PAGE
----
Right now, Texas gets most of its electricity from coal and natural gas power plants. But a new report from the agency that runs Texas’ electric grid says the way the state generates electricity could be changing in the next few years.
As of today, all new energy in Texas will be clean energy. That’s according to a report released by the Electric Reliability Council of Texas (ERCOT), which oversees most of the Texas electric grid.
“These are the grid operators. They have their hands on the levers –moving all the power plants up and down,” says Michael Jacobs, an energy analyst at the Union of Concerned Scientists, a nonprofit science advocacy organization. “When they say the future is solar, nobody else can speak with that authority.”
ERCOT’s report models how Texas is likely to add power plants to its grid over the next 15 years. In all the scenarios they modeled, solar is the safest bet.
“I think what sets Texas apart is the combination of the open deregulated wholesale market and the ease with which new technologies can connect to the grid,” says Warren Lasher of ERCOT.
He means that in Texas, if you can get a power source up and running, you can plug into the grid. In other states, older energy sources enjoy protections, which discourage new competitors. Right now, solar provides less than 1 percent of Texas’ electricity. But the price of solar continues to drop and, if current trends continue, ERCOT says 17 percent of our power will come from the sun by the year 2031 – with no additional coal or natural gas sources. In fact, in all of ERCOT’s predictions, solar dominates.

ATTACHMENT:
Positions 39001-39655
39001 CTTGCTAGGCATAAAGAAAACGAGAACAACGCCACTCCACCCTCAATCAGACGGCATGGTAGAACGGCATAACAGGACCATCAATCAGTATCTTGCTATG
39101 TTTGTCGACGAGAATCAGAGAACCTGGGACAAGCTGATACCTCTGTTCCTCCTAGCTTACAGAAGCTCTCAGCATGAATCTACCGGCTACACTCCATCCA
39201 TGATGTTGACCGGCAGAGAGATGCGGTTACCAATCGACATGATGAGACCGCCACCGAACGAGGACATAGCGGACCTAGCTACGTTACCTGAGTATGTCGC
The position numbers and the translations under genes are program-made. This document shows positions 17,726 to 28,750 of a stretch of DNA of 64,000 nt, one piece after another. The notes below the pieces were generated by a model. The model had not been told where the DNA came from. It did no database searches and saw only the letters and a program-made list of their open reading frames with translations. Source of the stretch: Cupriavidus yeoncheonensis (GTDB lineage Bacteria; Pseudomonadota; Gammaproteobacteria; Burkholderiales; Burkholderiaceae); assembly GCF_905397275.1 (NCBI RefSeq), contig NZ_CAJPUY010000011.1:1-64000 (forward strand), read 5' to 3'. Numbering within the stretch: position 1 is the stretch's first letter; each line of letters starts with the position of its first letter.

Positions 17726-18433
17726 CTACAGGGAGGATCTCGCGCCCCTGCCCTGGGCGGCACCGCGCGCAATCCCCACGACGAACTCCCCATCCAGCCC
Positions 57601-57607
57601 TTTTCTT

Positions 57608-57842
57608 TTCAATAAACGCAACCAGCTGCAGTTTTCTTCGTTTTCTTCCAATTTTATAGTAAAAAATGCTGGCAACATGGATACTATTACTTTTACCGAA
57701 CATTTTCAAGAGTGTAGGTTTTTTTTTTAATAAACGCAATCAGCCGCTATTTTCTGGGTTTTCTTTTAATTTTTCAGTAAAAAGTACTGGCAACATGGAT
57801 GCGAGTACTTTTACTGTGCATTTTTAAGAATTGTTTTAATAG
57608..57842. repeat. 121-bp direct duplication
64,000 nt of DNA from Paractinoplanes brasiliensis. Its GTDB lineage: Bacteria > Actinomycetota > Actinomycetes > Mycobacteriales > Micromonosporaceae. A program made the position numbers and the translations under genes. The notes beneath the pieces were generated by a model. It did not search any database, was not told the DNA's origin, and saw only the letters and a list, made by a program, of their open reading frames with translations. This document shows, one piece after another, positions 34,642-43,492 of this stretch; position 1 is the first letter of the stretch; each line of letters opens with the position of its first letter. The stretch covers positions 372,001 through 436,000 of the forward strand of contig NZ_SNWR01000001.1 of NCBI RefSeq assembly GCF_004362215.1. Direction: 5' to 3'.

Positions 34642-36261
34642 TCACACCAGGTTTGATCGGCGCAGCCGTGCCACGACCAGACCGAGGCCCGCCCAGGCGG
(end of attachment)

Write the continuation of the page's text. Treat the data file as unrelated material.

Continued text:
“This is a model, this is not a crystal ball,” Lasher says. “What is striking though, is, that, solar is coming through as a competitive resource in all of the different scenarios. Is it going to be the only thing that gets built in ERCOT going forward? I think that’s probably a stretch.”
But the report does show that solar energy has reached an important tipping point, a good sign for the energy future of Texas.
“So, this is a great indication that there will be little cost once you get to these tipping points. And so Texas is showing the way, that we’re headed in the right direction.”
ERCOT will be discussing its findings in full on Tuesday in Austin. The meeting is open to the public.